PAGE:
Oloroso is aged in the absence of flor, in an oxidative way and starts from a selection of heavier musts than a Fino or Manzanilla (sometimes a second pressing of grapes). Traditionally the base wines would be evaluated after fermentation in casks, but as nowadays this is done in steel containers so there is much less variation. To create an Oloroso the base wine will be fortified to 17 or 18 degrees. Due to evaporation known as merma (about 3-5% in volume each year), the resulting Oloroso will be more concentrated and around 20-24 degrees.
Oloroso means fragrant and the best examples will display dried fruits, leather, polished wood and exotic spices
Traditionally, after fermentation, the base wines would be classified with specific signs on the cask, according to their finesse. Good, delicate wines suited for biological ageing were given a raya, a stick or vertical line. For particularly excellent base wines, the cellarmaster would add a little wave to form a palma, a palm branch. Slightly heavier wines more suited for oxidative ageing are given a circular mark ‘o’. Courser, less balanced base wines would be given two or more rayas. These will age as olorosos of lesser quality, used for blending purposes.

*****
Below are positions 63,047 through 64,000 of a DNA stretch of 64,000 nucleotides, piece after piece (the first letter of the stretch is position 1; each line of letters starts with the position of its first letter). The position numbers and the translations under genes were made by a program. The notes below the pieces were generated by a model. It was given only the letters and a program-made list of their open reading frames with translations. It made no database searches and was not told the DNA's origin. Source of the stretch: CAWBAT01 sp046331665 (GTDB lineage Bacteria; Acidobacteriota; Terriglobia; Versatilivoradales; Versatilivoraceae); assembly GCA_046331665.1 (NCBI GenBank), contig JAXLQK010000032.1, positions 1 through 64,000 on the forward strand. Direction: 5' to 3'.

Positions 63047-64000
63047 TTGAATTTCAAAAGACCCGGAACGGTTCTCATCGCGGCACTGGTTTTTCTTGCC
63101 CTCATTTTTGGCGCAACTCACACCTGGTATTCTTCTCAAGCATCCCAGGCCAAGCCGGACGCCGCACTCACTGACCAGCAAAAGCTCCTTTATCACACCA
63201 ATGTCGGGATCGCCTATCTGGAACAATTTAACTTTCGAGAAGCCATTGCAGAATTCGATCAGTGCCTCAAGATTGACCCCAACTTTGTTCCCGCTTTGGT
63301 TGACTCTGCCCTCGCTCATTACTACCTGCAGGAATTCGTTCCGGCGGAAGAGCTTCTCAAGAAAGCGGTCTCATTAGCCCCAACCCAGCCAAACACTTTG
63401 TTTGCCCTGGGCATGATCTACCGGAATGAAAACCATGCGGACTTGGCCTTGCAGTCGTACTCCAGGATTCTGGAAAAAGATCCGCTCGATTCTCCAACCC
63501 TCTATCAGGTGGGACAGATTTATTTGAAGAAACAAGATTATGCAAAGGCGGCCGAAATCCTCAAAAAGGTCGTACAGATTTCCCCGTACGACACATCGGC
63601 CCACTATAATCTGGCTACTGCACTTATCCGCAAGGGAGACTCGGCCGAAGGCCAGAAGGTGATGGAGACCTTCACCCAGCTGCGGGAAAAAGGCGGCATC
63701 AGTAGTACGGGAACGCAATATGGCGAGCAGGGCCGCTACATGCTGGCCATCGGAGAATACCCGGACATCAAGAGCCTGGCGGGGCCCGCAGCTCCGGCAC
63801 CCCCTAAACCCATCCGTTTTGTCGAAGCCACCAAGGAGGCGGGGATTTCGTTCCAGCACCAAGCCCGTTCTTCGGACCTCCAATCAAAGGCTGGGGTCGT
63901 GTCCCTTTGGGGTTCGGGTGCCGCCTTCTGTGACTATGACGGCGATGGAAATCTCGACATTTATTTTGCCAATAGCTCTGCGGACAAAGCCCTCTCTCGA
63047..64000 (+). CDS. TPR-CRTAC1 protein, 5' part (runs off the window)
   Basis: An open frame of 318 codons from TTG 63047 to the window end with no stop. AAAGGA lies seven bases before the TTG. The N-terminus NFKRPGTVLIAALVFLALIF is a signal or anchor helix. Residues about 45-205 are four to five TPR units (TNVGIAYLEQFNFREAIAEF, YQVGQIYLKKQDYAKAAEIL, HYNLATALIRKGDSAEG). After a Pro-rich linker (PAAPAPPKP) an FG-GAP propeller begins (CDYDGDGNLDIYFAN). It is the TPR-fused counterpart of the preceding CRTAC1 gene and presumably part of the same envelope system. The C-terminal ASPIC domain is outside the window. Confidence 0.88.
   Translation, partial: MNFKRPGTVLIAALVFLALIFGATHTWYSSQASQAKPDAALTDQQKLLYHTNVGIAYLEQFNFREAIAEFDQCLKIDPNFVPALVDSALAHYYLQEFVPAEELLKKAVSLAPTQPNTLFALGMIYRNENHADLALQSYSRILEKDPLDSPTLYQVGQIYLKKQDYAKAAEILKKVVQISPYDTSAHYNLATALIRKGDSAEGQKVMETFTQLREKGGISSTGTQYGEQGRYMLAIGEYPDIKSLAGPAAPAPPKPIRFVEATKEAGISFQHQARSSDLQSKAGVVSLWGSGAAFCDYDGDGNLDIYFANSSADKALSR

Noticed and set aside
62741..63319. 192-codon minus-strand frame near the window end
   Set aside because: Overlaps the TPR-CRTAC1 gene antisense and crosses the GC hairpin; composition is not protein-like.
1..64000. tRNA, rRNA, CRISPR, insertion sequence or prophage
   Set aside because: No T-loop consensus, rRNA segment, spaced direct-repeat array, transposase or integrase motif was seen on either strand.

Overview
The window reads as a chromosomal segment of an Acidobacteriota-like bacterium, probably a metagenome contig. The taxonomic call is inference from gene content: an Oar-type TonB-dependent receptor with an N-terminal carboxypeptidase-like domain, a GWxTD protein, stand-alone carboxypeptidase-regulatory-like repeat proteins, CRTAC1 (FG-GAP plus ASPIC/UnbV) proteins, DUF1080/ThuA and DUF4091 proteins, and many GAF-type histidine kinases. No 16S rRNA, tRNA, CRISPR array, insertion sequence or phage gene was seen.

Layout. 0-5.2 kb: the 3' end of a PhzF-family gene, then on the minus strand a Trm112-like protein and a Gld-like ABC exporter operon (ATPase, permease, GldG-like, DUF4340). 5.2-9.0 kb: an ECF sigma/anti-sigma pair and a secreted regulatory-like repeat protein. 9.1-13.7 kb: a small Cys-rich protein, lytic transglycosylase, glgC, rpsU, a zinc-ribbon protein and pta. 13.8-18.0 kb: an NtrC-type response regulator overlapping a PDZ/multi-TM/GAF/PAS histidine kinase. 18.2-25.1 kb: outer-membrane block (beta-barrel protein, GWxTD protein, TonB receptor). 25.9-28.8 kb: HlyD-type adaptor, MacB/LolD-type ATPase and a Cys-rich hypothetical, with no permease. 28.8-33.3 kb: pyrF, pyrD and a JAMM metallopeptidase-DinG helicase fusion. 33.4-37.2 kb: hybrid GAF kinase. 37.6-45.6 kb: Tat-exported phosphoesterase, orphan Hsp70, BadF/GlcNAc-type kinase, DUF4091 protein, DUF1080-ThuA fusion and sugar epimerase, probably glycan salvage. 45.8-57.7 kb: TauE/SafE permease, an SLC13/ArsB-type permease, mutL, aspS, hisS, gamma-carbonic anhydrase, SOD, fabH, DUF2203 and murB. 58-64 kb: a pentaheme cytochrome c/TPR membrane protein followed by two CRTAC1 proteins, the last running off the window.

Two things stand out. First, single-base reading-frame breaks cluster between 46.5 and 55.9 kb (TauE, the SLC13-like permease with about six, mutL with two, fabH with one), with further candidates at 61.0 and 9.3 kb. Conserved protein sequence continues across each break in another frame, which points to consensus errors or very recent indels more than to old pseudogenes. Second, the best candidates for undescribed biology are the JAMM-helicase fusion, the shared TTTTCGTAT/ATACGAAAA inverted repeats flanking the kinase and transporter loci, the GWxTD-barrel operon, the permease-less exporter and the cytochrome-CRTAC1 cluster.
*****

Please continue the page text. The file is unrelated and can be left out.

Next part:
Though naturally dry, the relatively high strength and full body of an Oloroso will give it an impression of roundness and even sweetness. It may be lightly sweetened by adding a bit of Pedro Ximénez, but this practice is much rarer than it once was. The best olorosos are lightly sweetened and then left to mature further. This will result in a nicely integrated, light sweetness.
The classic pairing for an Oloroso would be red meat and game, but it will also be lovely with well-aged cheese. It is served around 15-16°C.
Oloroso sherry reviews
- Almacenista Oloroso ‘Pata de Gallina’ (Lustau)
- Collection Oloroso 12 years (Williams & Humbert)
- Harveys Rich Old Oloroso V.O.R.S.
- Oloroso Añada 1990 (Lustau)
- Oloroso Añada 1997 (Lustau)
- Oloroso Baco Imperial VORS (Dios Baco)
- Oloroso Ochavico (Garvey)